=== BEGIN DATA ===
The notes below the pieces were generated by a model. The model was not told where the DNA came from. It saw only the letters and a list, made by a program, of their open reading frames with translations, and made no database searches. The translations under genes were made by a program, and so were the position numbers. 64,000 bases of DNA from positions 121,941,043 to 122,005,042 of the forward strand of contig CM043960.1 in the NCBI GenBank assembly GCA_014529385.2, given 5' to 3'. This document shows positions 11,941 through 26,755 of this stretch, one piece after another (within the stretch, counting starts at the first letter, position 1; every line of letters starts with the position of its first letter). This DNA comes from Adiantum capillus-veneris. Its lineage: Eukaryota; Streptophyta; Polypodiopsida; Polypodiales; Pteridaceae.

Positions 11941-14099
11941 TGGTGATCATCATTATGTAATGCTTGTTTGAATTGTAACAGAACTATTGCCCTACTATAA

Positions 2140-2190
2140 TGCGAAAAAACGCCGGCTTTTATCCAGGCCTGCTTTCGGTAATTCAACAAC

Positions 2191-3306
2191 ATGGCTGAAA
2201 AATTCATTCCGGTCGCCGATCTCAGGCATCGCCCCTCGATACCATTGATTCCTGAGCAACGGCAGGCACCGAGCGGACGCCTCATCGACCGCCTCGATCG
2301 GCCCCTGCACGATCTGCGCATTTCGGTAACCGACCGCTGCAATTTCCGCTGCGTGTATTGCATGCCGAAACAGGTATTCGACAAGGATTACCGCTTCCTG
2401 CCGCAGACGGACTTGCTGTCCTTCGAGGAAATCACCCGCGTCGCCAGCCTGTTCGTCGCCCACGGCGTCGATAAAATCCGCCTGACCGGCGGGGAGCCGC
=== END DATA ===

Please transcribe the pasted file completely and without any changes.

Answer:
The notes below the pieces were generated by a model. The model was not told where the DNA came from. It saw only the letters and a list, made by a program, of their open reading frames with translations, and made no database searches. The translations under genes were made by a program, and so were the position numbers. 64,000 bases of DNA from positions 121,941,043 to 122,005,042 of the forward strand of contig CM043960.1 in the NCBI GenBank assembly GCA_014529385.2, given 5' to 3'. This document shows positions 11,941 through 26,755 of this stretch, one piece after another (within the stretch, counting starts at the first letter, position 1; every line of letters starts with the position of its first letter). This DNA comes from Adiantum capillus-veneris. Its lineage: Eukaryota; Streptophyta; Polypodiopsida; Polypodiales; Pteridaceae.

Positions 11941-14099
11941 TGGTGATCATCATTATGTAATGCTTGTTTGAATTGTAACAGAACTATTGCCCTACTATAA

Positions 2140-2190
2140 TGCGAAAAAACGCCGGCTTTTATCCAGGCCTGCTTTCGGTAATTCAACAAC

Positions 2191-3306
2191 ATGGCTGAAA
2201 AATTCATTCCGGTCGCCGATCTCAGGCATCGCCCCTCGATACCATTGATTCCTGAGCAACGGCAGGCACCGAGCGGACGCCTCATCGACCGCCTCGATCG
2301 GCCCCTGCACGATCTGCGCATTTCGGTAACCGACCGCTGCAATTTCCGCTGCGTGTATTGCATGCCGAAACAGGTATTCGACAAGGATTACCGCTTCCTG
2401 CCGCAGACGGACTTGCTGTCCTTCGAGGAAATCACCCGCGTCGCCAGCCTGTTCGTCGCCCACGGCGTCGATAAAATCCGCCTGACCGGCGGGGAGCCGC